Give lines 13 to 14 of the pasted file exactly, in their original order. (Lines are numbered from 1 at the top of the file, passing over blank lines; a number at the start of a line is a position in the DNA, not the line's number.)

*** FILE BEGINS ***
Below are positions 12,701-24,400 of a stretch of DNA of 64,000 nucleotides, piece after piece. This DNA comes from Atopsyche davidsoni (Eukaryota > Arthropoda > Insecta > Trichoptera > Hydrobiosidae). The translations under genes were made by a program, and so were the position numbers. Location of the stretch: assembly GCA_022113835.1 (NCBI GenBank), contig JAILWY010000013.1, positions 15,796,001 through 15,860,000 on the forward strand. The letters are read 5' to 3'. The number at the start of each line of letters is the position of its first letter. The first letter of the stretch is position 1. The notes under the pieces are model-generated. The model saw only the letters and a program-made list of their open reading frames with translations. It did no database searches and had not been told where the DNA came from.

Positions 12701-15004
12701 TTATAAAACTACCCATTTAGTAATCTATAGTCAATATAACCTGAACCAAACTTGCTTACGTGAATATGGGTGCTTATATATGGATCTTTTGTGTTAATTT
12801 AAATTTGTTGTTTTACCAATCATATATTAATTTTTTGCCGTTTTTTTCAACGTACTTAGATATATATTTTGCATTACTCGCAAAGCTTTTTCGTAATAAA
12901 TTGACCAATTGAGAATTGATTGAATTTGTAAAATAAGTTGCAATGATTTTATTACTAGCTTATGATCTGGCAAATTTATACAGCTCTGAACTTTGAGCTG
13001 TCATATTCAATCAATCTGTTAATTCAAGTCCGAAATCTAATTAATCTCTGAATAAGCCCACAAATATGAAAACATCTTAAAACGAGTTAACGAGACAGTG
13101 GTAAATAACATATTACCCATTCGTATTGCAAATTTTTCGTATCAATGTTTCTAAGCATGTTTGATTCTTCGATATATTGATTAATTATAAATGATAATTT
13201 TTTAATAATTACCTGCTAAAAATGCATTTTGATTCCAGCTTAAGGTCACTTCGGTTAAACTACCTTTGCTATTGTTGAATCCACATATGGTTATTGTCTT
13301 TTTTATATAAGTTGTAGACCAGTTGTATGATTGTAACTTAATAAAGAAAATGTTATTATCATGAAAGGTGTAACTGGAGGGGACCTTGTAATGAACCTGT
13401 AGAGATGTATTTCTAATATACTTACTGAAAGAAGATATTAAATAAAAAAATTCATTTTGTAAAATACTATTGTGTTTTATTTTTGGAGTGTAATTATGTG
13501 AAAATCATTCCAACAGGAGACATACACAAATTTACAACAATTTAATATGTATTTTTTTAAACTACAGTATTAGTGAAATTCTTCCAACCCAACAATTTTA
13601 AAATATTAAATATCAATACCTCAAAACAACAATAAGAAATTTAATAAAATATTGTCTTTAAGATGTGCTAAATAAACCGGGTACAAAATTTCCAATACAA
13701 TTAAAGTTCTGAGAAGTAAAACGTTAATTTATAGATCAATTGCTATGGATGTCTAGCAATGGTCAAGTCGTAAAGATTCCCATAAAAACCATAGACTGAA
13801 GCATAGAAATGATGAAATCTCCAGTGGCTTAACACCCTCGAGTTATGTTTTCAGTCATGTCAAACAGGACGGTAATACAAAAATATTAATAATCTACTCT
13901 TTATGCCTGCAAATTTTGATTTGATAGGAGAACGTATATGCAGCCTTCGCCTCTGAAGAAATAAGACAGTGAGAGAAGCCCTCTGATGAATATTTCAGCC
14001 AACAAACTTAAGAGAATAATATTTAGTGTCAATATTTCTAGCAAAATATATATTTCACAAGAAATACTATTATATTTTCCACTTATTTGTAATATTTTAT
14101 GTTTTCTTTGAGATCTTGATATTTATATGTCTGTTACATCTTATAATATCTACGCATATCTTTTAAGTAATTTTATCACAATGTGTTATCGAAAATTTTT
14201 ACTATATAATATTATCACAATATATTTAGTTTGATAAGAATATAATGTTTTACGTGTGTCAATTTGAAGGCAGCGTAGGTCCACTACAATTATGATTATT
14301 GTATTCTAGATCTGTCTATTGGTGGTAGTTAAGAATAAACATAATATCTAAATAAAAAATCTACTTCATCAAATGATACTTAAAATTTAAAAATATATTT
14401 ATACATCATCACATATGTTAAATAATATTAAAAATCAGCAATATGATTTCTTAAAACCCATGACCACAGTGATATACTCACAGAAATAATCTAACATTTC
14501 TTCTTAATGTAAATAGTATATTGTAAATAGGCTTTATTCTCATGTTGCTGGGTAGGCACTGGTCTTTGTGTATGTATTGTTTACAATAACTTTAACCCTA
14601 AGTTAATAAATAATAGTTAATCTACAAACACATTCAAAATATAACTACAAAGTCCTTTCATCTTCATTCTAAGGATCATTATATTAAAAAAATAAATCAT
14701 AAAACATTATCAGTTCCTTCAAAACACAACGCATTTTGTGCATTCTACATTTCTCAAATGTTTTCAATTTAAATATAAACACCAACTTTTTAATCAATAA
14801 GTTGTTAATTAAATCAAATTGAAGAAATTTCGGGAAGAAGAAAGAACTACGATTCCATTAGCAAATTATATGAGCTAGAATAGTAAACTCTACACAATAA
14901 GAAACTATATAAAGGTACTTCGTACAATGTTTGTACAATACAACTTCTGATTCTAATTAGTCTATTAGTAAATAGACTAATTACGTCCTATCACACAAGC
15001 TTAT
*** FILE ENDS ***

13701 TTAAAGTTCTGAGAAGTAAAACGTTAATTTATAGATCAATTGCTATGGATGTCTAGCAATGGTCAAGTCGTAAAGATTCCCATAAAAACCATAGACTGAA
13801 GCATAGAAATGATGAAATCTCCAGTGGCTTAACACCCTCGAGTTATGTTTTCAGTCATGTCAAACAGGACGGTAATACAAAAATATTAATAATCTACTCT